IN THE Eighties, hairdressing was a serious business. Out went the laminated vanity tops and the hanging baskets. In came architects with big budgets and a fondness for pale ash floors. It is still too early to know how Nineties salons will be remembered, other than for their skill at centre partings. But the signs are that we are about to see a new kind of salon, which is not merely a place to boast you have been to, but also somewhere to drop in, where you can have an espresso and even buy a painting. James Worrall, whose present salon in Camden Town, north London, is too cramped to cater for any of these activities, opened a salon in Soho last week with the aim of making it 'a happening place'.

A few days before the opening, Mr Worrall's team was having a site meeting. The classic Belmont barber chairs were still in their wrappers, while the furniture-maker Tom Dixon (whose most recent interior is Katherine Hamnett's shop in Sloane Street) stared moodily at 13 holes in the ceiling, worrying about the hold-up on the silver-domed lights he had designed. A man named Smart was brandishing bits of purple plastic, which, it turned out, were the final choice of colour for the fluorescent tubes behind Mr Dixon's oversized galvanised mirrors. The builder, who also works as a catwalk photographer, was discussing how to bolt to the floor Mr Dixon's zigzag metal chairs covered in neoprene - the material they use for wet-suits.

Downstairs, a friend of Mr Worrall's was sizing up the recently painted walls, on which she proposed to hang her paintings. Mr Worrall himself was more concerned with the question of where to put the espresso machine. It was noticeable that no one was discussing hair.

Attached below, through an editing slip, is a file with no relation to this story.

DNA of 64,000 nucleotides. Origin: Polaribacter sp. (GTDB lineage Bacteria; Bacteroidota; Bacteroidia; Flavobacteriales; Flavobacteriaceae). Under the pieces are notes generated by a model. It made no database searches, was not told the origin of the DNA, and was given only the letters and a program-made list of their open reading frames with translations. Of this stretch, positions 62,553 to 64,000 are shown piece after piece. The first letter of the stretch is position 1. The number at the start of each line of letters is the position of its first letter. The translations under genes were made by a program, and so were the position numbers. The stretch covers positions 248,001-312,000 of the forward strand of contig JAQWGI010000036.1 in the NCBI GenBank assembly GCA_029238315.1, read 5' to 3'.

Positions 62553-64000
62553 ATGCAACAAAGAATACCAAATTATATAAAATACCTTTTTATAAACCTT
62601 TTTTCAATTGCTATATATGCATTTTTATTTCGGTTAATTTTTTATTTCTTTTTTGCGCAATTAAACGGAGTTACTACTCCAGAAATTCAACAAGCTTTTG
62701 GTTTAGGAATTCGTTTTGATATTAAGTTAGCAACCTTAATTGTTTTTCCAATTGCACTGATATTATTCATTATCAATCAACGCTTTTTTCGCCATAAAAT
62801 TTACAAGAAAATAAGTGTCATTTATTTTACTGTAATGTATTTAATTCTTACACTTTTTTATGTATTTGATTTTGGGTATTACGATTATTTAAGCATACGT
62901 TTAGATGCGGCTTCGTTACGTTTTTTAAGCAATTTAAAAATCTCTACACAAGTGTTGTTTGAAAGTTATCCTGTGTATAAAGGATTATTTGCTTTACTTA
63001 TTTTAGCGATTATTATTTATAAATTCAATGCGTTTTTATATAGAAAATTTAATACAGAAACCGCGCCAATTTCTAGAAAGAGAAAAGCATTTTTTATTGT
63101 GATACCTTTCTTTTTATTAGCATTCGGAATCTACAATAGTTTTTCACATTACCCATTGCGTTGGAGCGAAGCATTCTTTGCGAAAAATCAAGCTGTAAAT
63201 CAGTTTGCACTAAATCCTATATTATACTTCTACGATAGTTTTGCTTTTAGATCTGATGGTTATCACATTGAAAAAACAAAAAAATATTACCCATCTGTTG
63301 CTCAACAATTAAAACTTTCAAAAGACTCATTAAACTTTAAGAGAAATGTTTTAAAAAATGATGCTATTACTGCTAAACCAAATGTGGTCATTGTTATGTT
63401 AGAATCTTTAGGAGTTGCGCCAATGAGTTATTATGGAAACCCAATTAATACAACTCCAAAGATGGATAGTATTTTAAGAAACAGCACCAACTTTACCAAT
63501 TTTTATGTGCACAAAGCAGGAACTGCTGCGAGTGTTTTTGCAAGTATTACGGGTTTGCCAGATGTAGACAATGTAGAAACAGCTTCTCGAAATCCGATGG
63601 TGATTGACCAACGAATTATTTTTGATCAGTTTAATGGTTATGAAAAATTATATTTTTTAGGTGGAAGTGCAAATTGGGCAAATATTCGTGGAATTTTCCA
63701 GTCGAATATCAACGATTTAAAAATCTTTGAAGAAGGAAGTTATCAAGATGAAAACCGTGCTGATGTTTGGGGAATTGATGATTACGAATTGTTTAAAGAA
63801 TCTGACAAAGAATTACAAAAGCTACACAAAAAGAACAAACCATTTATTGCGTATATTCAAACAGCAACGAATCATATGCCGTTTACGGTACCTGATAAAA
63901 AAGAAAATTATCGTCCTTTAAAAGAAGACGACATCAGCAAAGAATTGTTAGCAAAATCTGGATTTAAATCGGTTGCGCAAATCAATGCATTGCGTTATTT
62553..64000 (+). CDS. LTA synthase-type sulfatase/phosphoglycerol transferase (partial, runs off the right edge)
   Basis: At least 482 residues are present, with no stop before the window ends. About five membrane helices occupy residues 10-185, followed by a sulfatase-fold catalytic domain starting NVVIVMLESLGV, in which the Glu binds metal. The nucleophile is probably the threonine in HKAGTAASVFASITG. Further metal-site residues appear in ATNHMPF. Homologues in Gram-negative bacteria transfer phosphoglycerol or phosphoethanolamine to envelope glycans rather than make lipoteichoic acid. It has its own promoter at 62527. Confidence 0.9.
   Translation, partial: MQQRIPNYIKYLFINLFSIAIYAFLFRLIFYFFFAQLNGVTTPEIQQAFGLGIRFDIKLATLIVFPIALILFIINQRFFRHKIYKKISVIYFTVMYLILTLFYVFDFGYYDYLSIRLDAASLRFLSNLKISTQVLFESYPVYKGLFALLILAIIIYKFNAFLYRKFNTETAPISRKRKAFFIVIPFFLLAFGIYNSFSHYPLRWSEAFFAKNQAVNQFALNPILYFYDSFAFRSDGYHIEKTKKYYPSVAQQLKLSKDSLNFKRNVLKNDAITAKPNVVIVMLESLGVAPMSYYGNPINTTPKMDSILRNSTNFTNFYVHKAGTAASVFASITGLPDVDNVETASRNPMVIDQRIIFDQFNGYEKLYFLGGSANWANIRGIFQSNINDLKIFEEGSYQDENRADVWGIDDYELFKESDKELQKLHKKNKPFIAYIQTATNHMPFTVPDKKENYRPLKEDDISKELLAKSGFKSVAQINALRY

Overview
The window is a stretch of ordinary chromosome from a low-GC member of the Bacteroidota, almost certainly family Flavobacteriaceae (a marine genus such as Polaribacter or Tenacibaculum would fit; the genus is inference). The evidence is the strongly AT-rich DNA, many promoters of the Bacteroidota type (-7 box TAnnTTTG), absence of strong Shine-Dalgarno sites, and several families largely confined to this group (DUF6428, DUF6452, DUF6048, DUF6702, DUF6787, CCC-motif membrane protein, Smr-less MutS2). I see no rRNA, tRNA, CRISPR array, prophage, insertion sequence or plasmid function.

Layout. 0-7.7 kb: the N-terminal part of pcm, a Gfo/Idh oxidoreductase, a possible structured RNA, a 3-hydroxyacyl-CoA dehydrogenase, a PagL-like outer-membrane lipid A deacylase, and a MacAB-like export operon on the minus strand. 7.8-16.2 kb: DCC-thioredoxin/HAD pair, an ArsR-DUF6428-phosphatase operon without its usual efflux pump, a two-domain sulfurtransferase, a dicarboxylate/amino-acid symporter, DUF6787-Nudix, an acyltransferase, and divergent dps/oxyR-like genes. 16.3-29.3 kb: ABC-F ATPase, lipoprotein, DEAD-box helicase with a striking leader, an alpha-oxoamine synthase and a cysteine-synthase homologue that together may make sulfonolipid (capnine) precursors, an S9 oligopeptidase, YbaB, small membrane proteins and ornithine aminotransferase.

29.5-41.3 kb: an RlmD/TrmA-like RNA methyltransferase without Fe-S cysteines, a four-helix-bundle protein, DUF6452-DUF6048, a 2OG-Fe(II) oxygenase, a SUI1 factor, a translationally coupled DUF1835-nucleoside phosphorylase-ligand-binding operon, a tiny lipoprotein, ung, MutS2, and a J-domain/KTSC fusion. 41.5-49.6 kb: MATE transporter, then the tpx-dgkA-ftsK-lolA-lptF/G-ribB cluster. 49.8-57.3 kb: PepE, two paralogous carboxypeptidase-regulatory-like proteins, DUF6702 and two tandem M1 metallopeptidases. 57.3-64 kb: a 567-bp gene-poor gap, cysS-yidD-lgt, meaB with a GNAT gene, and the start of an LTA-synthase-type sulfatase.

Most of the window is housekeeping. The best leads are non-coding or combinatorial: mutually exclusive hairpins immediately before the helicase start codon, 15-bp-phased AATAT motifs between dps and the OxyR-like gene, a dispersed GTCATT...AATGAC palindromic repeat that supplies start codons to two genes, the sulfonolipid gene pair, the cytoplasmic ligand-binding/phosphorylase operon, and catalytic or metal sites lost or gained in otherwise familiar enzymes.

'This is not the sort of place people come for a blow-dry,' said Worrall. Yet, despite the impression that he is more interested in being featured in World of Interiors than the Hairdressers' Journal, Mr Worrall has built his reputation by trimming the locks of London's fashionable male twentysomethings. He wants to appeal more to women, even if it means giving up the lean-forward basins that make it such agony to have your hair washed at his Camden Town salon. 'If you really want to get known, you have to cut women's hair,' says Mr Worrall, who has recruited extra staff, including a senior stylist from Vidal Sassoon's. The salon is designed not to intimidate. If you need a friend to hold your hand, there is a canary-yellow love seat, and flip-down London cab seats beside each basin. Lie back and enjoy.

James Worrall, 7 Upper James Street, London W1 (071-437 4578), and also at 6 Camden Road, NW1 (071-284 3707). Styling from pounds 22 upwards. Special offer at the Upper James Street salon of pounds 20 during the initial month.

(Photograph omitted)